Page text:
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  /*-
   * See the file LICENSE for redistribution information.
   *
   * Copyright (c) 2002, 2013 Oracle and/or its affiliates.  All rights reserved.
   *
   */
  
  package com.sleepycat.persist.model;
  
 import static java.lang.annotation.ElementType.FIELD;
 import static java.lang.annotation.RetentionPolicy.RUNTIME;
 
 
Indicates the primary key field of an entity class. The value of the primary key field is the unique identifier for the entity in a com.sleepycat.persist.PrimaryIndex.

PrimaryKey may appear on at most one declared field per class.

Primary key values may be automatically assigned as sequential integers using a sequence(). In this case the type of the key field is restricted to a simple integer type.

A primary key field may not be null, unless it is being assigned from a sequence.

Key Field Types

The type of a key field must either be one of the following:

  • Any of the href="Entity.html.simpleTypes">simple types.
  • An enum type.
  • A composite key class containing one or more simple type or enum fields.

Array types are not allowed.

When using a composite key class, each field of the composite key class must be annotated with KeyField to identify the storage order and default sort order. See KeyField for an example and more information on composite keys.

Key Sort Order

Key field types, being simple types, have a well defined and reasonable default sort order, described below. This sort order is based on a storage encoding that allows a fast byte-by-byte comparison.

  • All simple types except for String are encoded so that they are sorted as expected, that is, as if the java.lang.Comparable.compareTo(java.lang.Object) method of their class (or, for primitives, their wrapper class) is called.

  • Strings are encoded as UTF-8 byte arrays. Zero (0x0000) character values are UTF encoded as non-zero values, and therefore embedded zeros in the string are supported. The sequence {0xC0,0x80} is used to encode a zero character. This UTF encoding is the same one used by native Java UTF libraries. However, this encoding of zero does impact the lexicographical ordering, and zeros will not be sorted first (the natural order) or last. For all character values other than zero, the default UTF byte ordering is the same as the Unicode lexicographical character ordering.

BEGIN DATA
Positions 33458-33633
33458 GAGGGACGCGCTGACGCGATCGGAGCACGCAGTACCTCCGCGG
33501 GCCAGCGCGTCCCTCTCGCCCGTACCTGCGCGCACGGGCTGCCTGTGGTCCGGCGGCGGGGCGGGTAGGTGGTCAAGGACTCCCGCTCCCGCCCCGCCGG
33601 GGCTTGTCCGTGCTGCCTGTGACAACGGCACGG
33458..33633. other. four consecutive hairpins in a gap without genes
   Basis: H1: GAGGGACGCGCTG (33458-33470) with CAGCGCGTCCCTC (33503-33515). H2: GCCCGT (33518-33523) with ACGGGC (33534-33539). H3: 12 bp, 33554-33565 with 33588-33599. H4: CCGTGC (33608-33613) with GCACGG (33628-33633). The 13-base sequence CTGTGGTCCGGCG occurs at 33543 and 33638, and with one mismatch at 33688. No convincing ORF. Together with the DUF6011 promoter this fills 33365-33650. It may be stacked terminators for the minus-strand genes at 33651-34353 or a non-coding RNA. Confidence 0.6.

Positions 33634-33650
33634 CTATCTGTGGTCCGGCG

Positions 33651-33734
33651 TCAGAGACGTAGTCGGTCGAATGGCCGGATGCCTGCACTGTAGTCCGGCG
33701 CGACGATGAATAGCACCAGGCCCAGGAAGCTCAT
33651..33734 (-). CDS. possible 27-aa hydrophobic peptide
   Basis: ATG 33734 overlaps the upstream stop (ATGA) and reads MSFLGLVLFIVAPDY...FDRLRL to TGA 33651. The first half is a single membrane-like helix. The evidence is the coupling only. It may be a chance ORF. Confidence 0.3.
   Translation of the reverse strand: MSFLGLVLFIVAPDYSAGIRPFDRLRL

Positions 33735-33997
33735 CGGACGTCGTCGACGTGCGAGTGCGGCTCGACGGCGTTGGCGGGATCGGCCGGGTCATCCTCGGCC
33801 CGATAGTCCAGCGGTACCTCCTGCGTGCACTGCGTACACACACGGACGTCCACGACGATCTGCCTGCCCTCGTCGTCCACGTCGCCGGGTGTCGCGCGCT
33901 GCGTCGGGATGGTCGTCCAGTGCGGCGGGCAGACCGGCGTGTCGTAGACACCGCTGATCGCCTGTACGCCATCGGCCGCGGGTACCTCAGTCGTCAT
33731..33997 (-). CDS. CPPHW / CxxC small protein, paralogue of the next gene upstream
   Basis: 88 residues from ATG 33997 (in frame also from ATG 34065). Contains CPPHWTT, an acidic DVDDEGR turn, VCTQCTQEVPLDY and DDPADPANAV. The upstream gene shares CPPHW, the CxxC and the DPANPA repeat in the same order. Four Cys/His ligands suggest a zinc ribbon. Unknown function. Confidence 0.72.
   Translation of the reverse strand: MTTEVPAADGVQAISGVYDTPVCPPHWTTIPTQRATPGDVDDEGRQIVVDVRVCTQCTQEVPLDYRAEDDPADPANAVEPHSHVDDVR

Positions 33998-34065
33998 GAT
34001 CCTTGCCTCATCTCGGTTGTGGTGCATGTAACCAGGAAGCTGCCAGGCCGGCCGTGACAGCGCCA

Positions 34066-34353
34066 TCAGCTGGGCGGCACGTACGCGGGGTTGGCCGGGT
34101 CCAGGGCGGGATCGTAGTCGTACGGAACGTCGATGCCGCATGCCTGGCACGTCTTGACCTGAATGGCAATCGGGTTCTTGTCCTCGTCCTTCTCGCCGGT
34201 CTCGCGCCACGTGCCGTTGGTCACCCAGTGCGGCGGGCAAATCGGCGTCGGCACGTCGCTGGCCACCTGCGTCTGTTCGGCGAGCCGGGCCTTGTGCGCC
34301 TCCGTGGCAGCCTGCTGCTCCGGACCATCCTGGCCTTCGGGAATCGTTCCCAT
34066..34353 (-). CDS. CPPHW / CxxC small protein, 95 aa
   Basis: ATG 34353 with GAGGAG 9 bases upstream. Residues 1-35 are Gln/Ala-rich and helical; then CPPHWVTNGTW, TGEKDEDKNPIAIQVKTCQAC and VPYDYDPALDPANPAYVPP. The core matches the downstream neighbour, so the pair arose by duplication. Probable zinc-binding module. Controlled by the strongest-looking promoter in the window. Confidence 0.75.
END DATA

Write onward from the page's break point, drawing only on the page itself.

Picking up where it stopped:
When using a composite key class with more than one field, the sorting order among fields is determined by the KeyField annotations. To override the default sort order, you can use a composite key class that implements java.lang.Comparable. This allows overriding the sort order and is therefore useful even when there is only one key field in the composite key class. See href="KeyField.html.comparable">Custom Sort Order for more information on sorting of composite keys.

Inherited Primary Key

If it does not appear on a declared field in the entity class, PrimaryKey must appear on a field of an entity superclass. In the following example, the primary key on the base class is used:

 @Persistent
 class BaseClass {
     @PrimaryKey
     long id;
     ...
 }
 @Entity
 class Employee extends BaseClass {
     // inherits id primary key
     ...
 }

If more than one class with PrimaryKey is present in a class hierarchy, the key in the most derived class is used. In this case, primary key fields in superclasses are "shadowed" and are not persistent. In the following example, the primary key in the base class is not used and is not persistent:

 @Persistent
 class BaseClass {
     @PrimaryKey
     long id;
     ...
 }
 @Entity
 class Employee extends BaseClass {
     // overrides id primary key
     @PrimaryKey
     String uuid;
     ...
 }

Note that a PrimaryKey is not allowed on entity subclasses. The following is illegal and will cause an IllegalArgumentException when trying to store an Employee instance:

 @Entity
 class Person {
     @PrimaryKey
     long id;
     ...
 }
 @Persistent
 class Employee extends Person {
     @PrimaryKey
     String uuid;
     ...
 }

Author(s):
Mark Hayes
public @interface PrimaryKey {

    
The name of a sequence from which to assign primary key values automatically. If a non-empty string is specified, sequential integers will be assigned from the named sequence.

A single sequence may be used for more than one entity class by specifying the same sequence name for each PrimaryKey. For each named sequence, a com.sleepycat.je.Sequence will be used to assign key values. For more information on configuring sequences, see EntityStore.setSequenceConfig.

To use a sequence, the type of the key field must be a primitive integer type (byte, short, int or long) or the primitive wrapper class for one of these types. A composite key class may also be used to override sort order, but it may contain only a single key field, and this field must have one of the types previously mentioned.

When an entity with a primary key sequence is stored using one of the put methods in the PrimaryIndex, a new key will be assigned if the primary key field in the entity instance is null (for a reference type) or zero (for a primitive integer type). Specifying zero for a primitive integer key field is allowed because the initial value of the sequence is one (not zero) by default. If the sequence configuration is changed such that zero is part of the sequence, then the field type must be a primitive wrapper class and the field value must be null to cause a new key to be assigned.

When one of the put methods in the PrimaryIndex is called and a new key is assigned, the assigned value is returned to the caller via the key field of the entity object that is passed as a parameter.

    String sequence() default "";
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